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Matter of Fidencio Pina-Galindo

In Matter of Pina-Galindo, the Board found that the respondent was ineligible for cancellation of removal for a non-permanent resident under INA 240A(b)(1) because he had been convicted of two or more offenses with an aggregate sentence to confinement of 5 years or more.

The respondent was put in removal proceedings for being present without admission or parole.  He applied for cancellation of removal based on being physically present in the U.S. for 10 or more years and the hardship that removal would cause to a qualifying relative.  The immigration judge found him ineligible for cancellation because he had multiple alcohol-related convictions, including a conviction for driving while intoxicated for which he received a 10-year sentence. Non-permanent resident cancellation requires, among other things, that the applicant not be convicted of an offense listed at INA 212(a)(2).  Section 212(a)(2) lists several crime-based grounds of inadmissibility, including: crimes involving moral turpitude, controlled substance offenses, and multiple criminal offenses with an aggregate sentence to confinement of 5 years or more.  Pina-Galindo was found ineligible for having multiple convictions with an aggregate sentence to 5 or more years.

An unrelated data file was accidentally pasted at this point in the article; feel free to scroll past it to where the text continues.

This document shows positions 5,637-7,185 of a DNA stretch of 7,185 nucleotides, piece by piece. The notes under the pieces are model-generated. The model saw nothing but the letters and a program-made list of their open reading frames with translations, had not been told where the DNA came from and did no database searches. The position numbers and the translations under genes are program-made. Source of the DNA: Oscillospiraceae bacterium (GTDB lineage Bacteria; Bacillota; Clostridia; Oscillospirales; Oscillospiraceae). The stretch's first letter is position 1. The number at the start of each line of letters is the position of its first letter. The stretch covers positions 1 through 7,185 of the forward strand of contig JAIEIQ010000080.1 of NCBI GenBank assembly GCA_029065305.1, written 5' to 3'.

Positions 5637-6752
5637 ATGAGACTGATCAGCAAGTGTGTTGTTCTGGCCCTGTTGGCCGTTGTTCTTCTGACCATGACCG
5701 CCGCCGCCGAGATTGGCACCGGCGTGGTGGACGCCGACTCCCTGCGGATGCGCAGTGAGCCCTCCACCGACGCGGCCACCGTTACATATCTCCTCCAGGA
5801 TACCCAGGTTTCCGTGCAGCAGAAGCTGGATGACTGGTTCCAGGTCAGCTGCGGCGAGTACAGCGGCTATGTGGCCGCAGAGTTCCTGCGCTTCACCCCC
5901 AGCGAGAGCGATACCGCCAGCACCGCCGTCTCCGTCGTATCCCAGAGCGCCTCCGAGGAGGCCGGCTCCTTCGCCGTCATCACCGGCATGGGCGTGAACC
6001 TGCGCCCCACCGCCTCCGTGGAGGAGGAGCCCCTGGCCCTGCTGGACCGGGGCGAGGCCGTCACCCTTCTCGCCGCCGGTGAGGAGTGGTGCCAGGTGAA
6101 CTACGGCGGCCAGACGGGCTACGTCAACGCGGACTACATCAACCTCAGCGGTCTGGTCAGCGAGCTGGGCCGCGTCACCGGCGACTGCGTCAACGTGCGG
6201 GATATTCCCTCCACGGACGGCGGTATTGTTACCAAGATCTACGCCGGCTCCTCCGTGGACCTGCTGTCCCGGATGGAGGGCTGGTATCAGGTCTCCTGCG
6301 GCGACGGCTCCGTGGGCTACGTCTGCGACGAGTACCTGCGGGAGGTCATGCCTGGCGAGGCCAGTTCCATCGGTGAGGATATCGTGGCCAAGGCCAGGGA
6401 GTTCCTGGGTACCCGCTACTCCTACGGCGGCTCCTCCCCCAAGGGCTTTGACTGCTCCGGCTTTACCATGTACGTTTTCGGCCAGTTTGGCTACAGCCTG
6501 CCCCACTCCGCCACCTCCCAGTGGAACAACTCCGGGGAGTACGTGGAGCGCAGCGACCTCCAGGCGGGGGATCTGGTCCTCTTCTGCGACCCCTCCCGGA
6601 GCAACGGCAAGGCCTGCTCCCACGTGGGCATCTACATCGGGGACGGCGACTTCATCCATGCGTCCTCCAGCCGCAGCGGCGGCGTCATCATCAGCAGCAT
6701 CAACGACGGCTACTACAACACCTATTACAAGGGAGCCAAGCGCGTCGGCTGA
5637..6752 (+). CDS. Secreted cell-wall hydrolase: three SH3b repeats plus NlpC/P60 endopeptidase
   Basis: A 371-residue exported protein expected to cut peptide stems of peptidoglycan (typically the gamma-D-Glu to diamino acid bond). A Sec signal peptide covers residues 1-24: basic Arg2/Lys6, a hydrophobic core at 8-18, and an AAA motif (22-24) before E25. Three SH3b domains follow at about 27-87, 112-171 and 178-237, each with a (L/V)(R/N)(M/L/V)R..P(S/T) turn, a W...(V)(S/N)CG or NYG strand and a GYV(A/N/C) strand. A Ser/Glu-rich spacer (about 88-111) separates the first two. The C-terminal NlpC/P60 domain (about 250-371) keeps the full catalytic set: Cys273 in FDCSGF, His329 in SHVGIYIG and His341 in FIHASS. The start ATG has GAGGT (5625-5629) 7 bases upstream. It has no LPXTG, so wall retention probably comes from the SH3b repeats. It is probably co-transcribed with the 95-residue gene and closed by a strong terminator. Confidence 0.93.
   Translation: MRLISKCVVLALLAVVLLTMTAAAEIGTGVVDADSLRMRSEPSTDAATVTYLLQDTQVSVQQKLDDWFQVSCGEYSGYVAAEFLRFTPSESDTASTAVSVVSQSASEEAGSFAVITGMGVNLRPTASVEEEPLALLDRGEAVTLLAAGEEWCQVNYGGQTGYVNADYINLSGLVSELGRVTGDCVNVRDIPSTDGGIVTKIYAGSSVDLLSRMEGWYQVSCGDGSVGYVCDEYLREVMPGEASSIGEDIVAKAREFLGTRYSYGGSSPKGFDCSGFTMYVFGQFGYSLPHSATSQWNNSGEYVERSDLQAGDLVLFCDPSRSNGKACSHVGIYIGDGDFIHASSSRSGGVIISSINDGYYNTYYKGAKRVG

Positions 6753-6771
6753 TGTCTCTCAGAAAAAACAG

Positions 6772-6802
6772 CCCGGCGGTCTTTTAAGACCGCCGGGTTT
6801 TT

The respondent argued that the legislative history indicated that Congress only intended to disqualify applicants with convictions that involved moral turpitude or a controlled substance offense, since the Conference Report stated that only aliens inadmissible under INA 212(a)(2)(A) (the subsection covering crimes involving moral turpitude and controlled substance offenses) would be ineligible for cancellation.  The Board brushed aside that argument by supposing that the Conference Report likely referred only to the most common grounds of disqualification.

The respondent also argued that the language of the grounds of ineligibility for cancellation refer to a singular conviction under 212(a)(2), while multiple convictions are required for an offense to be described under the multiple conviction with 5 year aggregate sentence ground of inadmissibility.  The Board responded that the Dictionary Act (1 U.S.C 1) provides that for any Act of Congress the singular shall include the multiple unless the context requires otherwise.